Closed Bug 808336 Opened 8 years ago Closed 8 years ago
Refactor mach handler management
Before: mach was tightly coupled with MozbuildObject After: mach is more standalone. The only part of mach that is still coupled with mozbuild is the settings integration. Expect another patch for that sometime. Intimate details about the changes are in the commit message. All this work is needed to enable more flexibility with how mach calls commands. The old model of a list of arguments to __init__ did not give us any flexibility. The refactor to how handlers are captured will also enable us to implement things like bash shell completion (bug 799680).
Comment on attachment 678064 [details] [diff] [review] Refactor mach handler management, v1 Gah. I needed to bit rot myself when I started working on moving settings over. I'll just wait until I have a full patch series before I upload anything...
We no longer reference mozbuild from within mach \o/ Settings are still disabled in the main mach driver. There will likely be refactorings still. For another bug, I reckon.
Attachment #678072 - Flags: review?(jhammel)
+ __slots__ = ( I have never used __slots__ before in python so am less familiar with their use-case. Why are they used here?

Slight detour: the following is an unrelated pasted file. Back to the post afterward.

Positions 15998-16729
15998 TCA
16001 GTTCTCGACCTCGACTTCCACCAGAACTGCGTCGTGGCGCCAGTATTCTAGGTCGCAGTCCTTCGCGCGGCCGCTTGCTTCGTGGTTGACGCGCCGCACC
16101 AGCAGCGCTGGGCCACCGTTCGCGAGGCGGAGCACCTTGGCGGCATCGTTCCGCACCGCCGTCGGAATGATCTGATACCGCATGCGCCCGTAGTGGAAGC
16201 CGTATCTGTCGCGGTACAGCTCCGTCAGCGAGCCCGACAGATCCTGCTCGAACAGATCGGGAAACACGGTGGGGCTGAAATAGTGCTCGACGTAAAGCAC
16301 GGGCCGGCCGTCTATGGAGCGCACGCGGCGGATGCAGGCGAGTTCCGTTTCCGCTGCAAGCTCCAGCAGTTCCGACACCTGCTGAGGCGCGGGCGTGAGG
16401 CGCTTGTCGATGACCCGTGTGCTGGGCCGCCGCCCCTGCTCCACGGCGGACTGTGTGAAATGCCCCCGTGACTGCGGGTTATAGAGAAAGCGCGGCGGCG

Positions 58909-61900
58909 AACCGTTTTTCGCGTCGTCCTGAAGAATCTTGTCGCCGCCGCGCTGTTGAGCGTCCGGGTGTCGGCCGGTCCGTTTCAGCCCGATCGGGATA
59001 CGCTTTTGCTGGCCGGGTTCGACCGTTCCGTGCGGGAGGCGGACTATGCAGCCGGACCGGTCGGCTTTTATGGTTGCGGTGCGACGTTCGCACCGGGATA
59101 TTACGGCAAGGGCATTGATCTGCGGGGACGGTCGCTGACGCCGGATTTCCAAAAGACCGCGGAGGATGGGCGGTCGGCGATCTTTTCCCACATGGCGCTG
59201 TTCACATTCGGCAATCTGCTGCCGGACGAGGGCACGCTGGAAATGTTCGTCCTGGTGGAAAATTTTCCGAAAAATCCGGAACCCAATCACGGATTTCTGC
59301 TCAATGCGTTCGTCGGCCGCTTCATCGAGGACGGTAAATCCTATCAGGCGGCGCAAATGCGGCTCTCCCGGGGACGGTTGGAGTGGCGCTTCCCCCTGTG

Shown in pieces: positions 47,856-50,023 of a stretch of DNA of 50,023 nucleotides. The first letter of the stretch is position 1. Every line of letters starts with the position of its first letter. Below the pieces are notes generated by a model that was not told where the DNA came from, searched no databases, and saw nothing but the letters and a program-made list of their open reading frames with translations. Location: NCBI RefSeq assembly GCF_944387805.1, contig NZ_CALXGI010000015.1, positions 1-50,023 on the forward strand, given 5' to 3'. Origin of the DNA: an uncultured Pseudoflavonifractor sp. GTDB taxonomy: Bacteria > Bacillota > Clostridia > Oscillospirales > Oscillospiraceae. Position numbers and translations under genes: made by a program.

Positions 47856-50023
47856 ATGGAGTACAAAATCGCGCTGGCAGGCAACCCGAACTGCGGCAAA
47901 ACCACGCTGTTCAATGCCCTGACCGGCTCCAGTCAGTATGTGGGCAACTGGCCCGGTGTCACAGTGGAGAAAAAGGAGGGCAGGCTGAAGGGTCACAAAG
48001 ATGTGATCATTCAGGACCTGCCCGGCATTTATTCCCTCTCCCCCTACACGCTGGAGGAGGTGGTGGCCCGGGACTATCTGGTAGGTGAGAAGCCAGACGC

Comment on attachment 678071 [details] [diff] [review] Part 1: Refactor mach handler management, v1 + if not hasattr(args, 'mach_class'): + raise Exception('ArgumentParser result missing mach_class.') + + cls = getattr(args, 'mach_class') I'd probably do: cls = getattr(args, 'mach_class', None) if cls is None: ... +Registrar = MachRegistrar() + Should this be a singleton? Perhaps not... @Command('throw') @CommandArgument('--message', '-m', default='General Error') def throw(self, message): raise Exception(message) Out of scope for this bug, but perhaps if no arguments are passed to @Command then it takes the function name? Looks good outside of me not understanding why slots is used
Attachment #678071 - Flags: review?(jhammel) → review+
Comment on attachment 678072 [details] [diff] [review] Part 2: Discover settings providers via decorators, v1 lgtm
Attachment #678072 - Flags: review?(jhammel) → review+
(In reply to Jeff Hammel [:jhammel] from comment #4) > + __slots__ = ( > > I have never used __slots__ before in python so am less familiar with their > use-case. Why are they used here? Typically Python classes store their members in a normal dict. You can add and remove fields in the dict at run-time with no limitations. __slots__ is syntactic sugar for defining the allowed fields for a class. Instead of a dict you have a fixed set of fields. There are a few benefits to __slots__. 1) It cuts down on overhead by not allocating a full dictionary. If you have thousands of instances with __slots__ this can add up. 2) It prevents assignment to "unknown" fields. If you attempt to assign to a field that isn't in __slots__ you get a run-time error. 3) It is kinda an API on what fields are available. Instead of looking in the source you can look at __slots__. I use __slots__ mainly for 2 and 3. It helps catch typos and makes it easy to glance at a class to see what fields are available.
Status: ASSIGNED → RESOLVED
Closed: 8 years ago
Resolution: --- → FIXED
Target Milestone: --- → mozilla19
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